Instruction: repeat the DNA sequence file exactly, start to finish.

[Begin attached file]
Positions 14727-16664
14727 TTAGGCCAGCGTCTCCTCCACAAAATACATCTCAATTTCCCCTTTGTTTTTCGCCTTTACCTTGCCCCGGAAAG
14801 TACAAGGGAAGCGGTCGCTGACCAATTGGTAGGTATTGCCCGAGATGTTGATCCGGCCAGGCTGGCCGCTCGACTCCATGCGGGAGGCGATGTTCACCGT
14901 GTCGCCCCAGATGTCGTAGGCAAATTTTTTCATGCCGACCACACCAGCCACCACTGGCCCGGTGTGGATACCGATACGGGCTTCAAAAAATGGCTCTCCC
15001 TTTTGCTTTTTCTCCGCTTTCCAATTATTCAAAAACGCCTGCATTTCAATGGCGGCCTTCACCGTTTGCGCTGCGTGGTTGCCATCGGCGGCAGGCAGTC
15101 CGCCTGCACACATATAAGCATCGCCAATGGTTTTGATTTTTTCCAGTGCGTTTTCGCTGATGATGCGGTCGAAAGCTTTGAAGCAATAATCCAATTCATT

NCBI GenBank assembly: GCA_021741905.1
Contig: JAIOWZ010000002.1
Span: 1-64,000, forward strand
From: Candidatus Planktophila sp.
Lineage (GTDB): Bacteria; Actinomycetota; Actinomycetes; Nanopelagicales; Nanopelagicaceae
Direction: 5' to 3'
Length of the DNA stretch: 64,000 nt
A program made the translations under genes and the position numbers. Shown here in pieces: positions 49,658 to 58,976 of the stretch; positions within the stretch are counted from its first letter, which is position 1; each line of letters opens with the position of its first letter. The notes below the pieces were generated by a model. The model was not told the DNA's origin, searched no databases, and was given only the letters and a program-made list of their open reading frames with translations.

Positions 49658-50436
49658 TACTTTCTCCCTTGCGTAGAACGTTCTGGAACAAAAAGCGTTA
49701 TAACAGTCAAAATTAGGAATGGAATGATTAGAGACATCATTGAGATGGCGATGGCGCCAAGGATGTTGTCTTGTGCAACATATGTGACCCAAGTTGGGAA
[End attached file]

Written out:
Positions 14727-16664
14727 TTAGGCCAGCGTCTCCTCCACAAAATACATCTCAATTTCCCCTTTGTTTTTCGCCTTTACCTTGCCCCGGAAAG
14801 TACAAGGGAAGCGGTCGCTGACCAATTGGTAGGTATTGCCCGAGATGTTGATCCGGCCAGGCTGGCCGCTCGACTCCATGCGGGAGGCGATGTTCACCGT
14901 GTCGCCCCAGATGTCGTAGGCAAATTTTTTCATGCCGACCACACCAGCCACCACTGGCCCGGTGTGGATACCGATACGGGCTTCAAAAAATGGCTCTCCC
15001 TTTTGCTTTTTCTCCGCTTTCCAATTATTCAAAAACGCCTGCATTTCAATGGCGGCCTTCACCGTTTGCGCTGCGTGGTTGCCATCGGCGGCAGGCAGTC
15101 CGCCTGCACACATATAAGCATCGCCAATGGTTTTGATTTTTTCCAGTGCGTTTTCGCTGATGATGCGGTCGAAAGCTTTGAAGCAATAATCCAATTCATT

NCBI GenBank assembly: GCA_021741905.1
Contig: JAIOWZ010000002.1
Span: 1-64,000, forward strand
From: Candidatus Planktophila sp.
Lineage (GTDB): Bacteria; Actinomycetota; Actinomycetes; Nanopelagicales; Nanopelagicaceae
Direction: 5' to 3'
Length of the DNA stretch: 64,000 nt
A program made the translations under genes and the position numbers. Shown here in pieces: positions 49,658 to 58,976 of the stretch; positions within the stretch are counted from its first letter, which is position 1; each line of letters opens with the position of its first letter. The notes below the pieces were generated by a model. The model was not told the DNA's origin, searched no databases, and was given only the letters and a program-made list of their open reading frames with translations.

Positions 49658-50436
49658 TACTTTCTCCCTTGCGTAGAACGTTCTGGAACAAAAAGCGTTA
49701 TAACAGTCAAAATTAGGAATGGAATGATTAGAGACATCATTGAGATGGCGATGGCGCCAAGGATGTTGTCTTGTGCAACATATGTGACCCAAGTTGGGAA